First Sunday of Lent – March 5th, 2006
The forty days that Jesus spent in the desert have become one of the most important periods of his life in their effects on both the Church and indeed world history. They have played no small role in the creation of the original Church which was created on this island. The desert in later centuries would become the place where the monastic tradition begins and indeed the eremitical vocation. The Church which flourished on this island was inspired by these early monks. Our place of wild beauty, our offshore islands may seem a far remove from the trackless sands of the desert but they reveal the same intention. To find a place where the human spirit met the divine. Where the purity of the Christian vocation of prayer and hospitality and learning could be pursued without the interference of the political world.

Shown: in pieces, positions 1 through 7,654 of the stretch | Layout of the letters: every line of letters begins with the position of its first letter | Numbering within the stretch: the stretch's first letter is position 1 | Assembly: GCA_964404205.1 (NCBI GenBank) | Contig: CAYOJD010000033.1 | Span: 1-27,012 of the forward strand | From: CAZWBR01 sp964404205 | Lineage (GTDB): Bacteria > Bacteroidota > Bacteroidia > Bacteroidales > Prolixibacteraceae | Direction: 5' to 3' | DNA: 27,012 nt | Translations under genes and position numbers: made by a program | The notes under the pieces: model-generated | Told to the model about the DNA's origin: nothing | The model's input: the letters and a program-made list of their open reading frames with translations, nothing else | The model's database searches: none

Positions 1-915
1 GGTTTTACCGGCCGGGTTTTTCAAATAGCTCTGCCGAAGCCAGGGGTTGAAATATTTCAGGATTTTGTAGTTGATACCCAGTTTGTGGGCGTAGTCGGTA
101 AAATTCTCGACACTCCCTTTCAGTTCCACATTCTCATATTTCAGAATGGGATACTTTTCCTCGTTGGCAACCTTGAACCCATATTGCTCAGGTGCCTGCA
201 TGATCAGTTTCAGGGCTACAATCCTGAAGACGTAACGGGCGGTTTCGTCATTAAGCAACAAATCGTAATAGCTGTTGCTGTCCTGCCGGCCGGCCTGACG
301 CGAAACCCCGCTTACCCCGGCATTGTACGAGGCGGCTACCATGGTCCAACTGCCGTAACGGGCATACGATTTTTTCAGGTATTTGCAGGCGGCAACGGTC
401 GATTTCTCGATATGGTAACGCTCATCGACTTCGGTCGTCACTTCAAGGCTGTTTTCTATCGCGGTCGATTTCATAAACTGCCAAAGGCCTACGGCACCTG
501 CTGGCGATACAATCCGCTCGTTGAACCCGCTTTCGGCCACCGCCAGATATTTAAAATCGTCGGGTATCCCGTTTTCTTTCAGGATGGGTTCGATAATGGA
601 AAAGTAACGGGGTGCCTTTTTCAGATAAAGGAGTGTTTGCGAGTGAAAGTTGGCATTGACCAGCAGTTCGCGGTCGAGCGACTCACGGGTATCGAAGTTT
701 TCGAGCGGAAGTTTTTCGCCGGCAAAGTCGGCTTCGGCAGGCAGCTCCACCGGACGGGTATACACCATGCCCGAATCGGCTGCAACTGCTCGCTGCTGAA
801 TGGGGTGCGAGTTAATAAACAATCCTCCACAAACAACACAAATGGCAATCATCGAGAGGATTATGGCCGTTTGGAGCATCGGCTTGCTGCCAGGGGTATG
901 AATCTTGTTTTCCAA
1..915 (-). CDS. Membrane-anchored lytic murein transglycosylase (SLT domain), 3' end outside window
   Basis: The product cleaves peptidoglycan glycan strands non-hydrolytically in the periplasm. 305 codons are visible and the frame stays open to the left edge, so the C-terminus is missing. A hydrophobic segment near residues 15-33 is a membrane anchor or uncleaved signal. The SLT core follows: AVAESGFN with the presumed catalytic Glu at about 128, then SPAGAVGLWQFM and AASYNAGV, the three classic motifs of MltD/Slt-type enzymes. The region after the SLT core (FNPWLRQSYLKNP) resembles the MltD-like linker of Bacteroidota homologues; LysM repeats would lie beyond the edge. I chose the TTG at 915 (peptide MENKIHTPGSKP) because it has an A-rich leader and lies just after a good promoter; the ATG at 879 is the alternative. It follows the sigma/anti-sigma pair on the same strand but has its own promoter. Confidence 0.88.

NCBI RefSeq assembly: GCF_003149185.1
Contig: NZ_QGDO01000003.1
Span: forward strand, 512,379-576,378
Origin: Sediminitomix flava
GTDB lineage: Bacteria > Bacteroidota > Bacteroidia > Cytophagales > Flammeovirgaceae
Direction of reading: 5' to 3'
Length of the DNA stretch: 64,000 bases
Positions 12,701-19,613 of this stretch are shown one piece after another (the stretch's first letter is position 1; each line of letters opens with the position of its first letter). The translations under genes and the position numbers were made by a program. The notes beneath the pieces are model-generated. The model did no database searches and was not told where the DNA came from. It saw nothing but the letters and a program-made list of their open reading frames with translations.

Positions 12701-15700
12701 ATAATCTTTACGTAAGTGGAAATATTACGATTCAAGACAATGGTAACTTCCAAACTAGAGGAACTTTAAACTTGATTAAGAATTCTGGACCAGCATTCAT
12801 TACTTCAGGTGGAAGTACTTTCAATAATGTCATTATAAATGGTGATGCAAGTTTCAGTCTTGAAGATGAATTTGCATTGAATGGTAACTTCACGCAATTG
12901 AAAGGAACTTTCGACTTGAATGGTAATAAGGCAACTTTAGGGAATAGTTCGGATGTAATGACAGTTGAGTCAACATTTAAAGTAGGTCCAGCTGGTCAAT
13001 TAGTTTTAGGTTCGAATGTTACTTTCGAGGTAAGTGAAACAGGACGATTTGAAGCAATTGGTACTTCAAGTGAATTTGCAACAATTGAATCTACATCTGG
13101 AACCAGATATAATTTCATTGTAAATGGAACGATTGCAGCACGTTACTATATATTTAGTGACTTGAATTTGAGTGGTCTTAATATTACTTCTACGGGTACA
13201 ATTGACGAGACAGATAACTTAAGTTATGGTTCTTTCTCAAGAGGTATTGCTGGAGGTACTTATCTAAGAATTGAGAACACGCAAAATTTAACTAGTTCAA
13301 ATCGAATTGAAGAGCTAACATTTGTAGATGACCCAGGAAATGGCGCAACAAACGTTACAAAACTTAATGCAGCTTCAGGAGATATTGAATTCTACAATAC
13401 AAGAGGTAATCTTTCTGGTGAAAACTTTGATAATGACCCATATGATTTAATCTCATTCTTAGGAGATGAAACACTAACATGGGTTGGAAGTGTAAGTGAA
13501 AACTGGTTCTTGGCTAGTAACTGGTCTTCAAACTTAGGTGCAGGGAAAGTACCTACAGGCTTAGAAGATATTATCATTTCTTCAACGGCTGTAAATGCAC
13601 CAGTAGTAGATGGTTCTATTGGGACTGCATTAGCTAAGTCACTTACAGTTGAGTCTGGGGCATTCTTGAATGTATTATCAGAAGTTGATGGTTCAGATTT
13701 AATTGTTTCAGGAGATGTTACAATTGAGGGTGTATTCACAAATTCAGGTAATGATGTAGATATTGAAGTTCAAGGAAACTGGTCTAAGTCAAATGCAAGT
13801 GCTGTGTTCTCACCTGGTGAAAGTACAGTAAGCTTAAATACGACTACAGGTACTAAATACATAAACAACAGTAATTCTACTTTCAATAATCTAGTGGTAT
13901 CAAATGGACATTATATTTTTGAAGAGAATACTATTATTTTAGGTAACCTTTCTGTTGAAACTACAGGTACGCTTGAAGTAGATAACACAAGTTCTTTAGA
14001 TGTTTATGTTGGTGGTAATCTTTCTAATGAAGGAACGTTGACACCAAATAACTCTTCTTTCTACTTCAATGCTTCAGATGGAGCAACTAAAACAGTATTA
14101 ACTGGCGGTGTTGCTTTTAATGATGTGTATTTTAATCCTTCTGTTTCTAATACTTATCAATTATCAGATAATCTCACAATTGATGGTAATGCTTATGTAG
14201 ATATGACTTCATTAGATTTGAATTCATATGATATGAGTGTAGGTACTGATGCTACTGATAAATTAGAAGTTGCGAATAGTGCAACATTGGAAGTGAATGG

Although today’s Gospel from Mark is the shortest version of this story we might reflect deeply on all the versions. They are vital for our future, because they give us the deepest clue to the way Jesus approached the world. The events are right at the beginning of his ministry and so reflect his years of preparation. The temptations are all the temptations of the good person: to end hunger, to take control of the political process, to play God with the forces of nature. But Jesus says no to them all. These decisions will lead to his death. And they have implications for the Church and for each one of us. To end hunger we must create a just world, through the work of agencies like Trócaire. The urge to control the politics of the world is a constant temptation for the Church, but it leads to hurt to others, and repression of the spirit of freedom. And to play God with the forces of nature is to deny the dignity and sadness and beauty of the ordinary. Lent is our desert place where we can begin to face our own future in a world which demands its own independence, but also needs the wisdom of the desert.